[erlang-questions] Immutable isn't static Was: Re: Process scope variable

Richard A. O'Keefe <>
Fri Mar 13 06:25:39 CET 2015


On 13/03/2015, at 11:43 am, Imants Cekusins <> wrote:

> Why some programmers pay much attention to what the others say about programming, how they write their code, try to convince, change their mind?

Because if you *talk* wrong about a program,
you'll *write* it wrong.
> 
> Let's say, a program is written by someone. For various reasons, we may choose to use it or not. But isn't the key criteria: does it work for us?

"Criteria" is plural.  And no, the question is not "does it work".
Practically no software can be relied on to work.  The question is
"can it be fixed".  And if the programmer gibbered like a maniac
speaking a private language, the answer is "probably not."
> 
> I use so much software of which I have no slightest idea what the code looks like. Yet it works!

It must be nice to live on your planet.
How do I get there?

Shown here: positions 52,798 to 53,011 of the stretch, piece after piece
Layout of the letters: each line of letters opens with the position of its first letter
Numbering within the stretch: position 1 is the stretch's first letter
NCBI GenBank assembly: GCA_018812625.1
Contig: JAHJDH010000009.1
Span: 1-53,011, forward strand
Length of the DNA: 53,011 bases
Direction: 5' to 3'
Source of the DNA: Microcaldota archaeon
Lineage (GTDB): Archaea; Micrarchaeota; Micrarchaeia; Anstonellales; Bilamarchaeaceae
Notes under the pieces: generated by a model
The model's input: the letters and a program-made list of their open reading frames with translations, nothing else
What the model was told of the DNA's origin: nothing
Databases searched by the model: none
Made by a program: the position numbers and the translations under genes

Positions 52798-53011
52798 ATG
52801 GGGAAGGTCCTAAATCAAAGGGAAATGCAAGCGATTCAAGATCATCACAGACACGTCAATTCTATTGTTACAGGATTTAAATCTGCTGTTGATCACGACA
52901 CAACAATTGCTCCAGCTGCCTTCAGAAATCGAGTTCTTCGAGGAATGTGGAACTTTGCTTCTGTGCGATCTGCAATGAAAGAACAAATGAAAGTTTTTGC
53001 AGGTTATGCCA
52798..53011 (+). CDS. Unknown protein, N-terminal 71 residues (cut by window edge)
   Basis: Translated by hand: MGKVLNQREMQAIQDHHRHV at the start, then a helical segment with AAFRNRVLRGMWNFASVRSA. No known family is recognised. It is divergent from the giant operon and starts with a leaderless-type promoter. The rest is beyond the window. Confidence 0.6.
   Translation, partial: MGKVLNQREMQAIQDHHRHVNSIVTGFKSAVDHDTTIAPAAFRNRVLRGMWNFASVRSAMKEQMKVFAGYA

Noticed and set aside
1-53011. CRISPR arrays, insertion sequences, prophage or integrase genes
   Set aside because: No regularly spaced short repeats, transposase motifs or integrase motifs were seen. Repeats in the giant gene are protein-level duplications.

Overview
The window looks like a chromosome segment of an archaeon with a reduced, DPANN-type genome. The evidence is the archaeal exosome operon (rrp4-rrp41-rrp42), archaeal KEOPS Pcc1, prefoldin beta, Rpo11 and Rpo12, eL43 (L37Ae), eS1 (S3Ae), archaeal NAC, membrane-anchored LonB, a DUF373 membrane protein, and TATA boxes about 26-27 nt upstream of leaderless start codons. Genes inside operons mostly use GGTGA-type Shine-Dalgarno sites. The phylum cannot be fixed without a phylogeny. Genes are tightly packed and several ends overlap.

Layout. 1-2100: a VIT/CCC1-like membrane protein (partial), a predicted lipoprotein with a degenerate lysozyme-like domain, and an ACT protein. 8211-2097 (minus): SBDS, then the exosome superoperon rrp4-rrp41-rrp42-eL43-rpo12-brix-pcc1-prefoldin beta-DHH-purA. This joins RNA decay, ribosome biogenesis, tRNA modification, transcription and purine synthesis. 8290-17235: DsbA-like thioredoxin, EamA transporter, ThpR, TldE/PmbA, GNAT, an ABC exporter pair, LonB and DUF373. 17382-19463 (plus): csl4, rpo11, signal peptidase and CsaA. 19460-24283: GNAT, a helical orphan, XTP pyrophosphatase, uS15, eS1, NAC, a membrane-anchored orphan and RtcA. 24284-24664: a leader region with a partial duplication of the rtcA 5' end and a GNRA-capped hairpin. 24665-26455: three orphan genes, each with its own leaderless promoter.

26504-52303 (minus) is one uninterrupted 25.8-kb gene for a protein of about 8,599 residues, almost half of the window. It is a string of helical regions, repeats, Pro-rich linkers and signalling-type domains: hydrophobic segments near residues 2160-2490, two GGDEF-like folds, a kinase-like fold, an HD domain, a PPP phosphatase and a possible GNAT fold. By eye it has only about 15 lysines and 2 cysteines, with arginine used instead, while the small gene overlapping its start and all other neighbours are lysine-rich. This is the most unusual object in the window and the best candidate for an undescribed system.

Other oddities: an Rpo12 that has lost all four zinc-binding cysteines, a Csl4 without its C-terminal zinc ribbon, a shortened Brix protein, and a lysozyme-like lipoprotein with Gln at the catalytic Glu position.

This week, for example, I had a large (vertices and edges) graph that I wanted
to display.  So I turned to a program that I have mostly been able to use in
the past.  There are some painful user interface issues, but I can work around
them by killing the program and restarting.

Except that I now have Java 1.8 on my machine, and this program only works in
Java 1.6.  So there are sources.  The web page explains how to build the
program from sources using NetBeans.  No problem.  I have NetBeans.  It turns
out that they switch from NetBeans projects to Maven.  I didn't have Maven.
So I installed Maven.  And the attempt to build the program I wanted to use
failed miserably, and I have no idea why.  Installing Java 1.6 on the machine
didn't let the program work, as people on the net said it would.  Although
Java 1.6 is _there_, the program insists on using Java 1.8 and failing.

THIS HAPPENS TO ME ALL THE TIME.

Just yesterday, I had to pay quite a large bill at a major bank.
One of their computer "systems" WILL accept apostrophes in names
and one of them WON'T.

Why is this *still* a continuing annoyance 50 years after banks here
started using computers?

Today I bought materials for lunch at a nearby supermarket.
I have a debit card with a chip and a stripe.
I inserted the card for the chip and it said to swipe it.
So I swiped the card and the EFTPOS system said to insert it.
So I inserted it and the system said to swipe it.
When it timed out and reset, the machine read the card with no trouble
at all.

This is *COMMONPLACE*.

I'm typing this in "Mail" version 7.3 (1878.6) on a desktop Mac running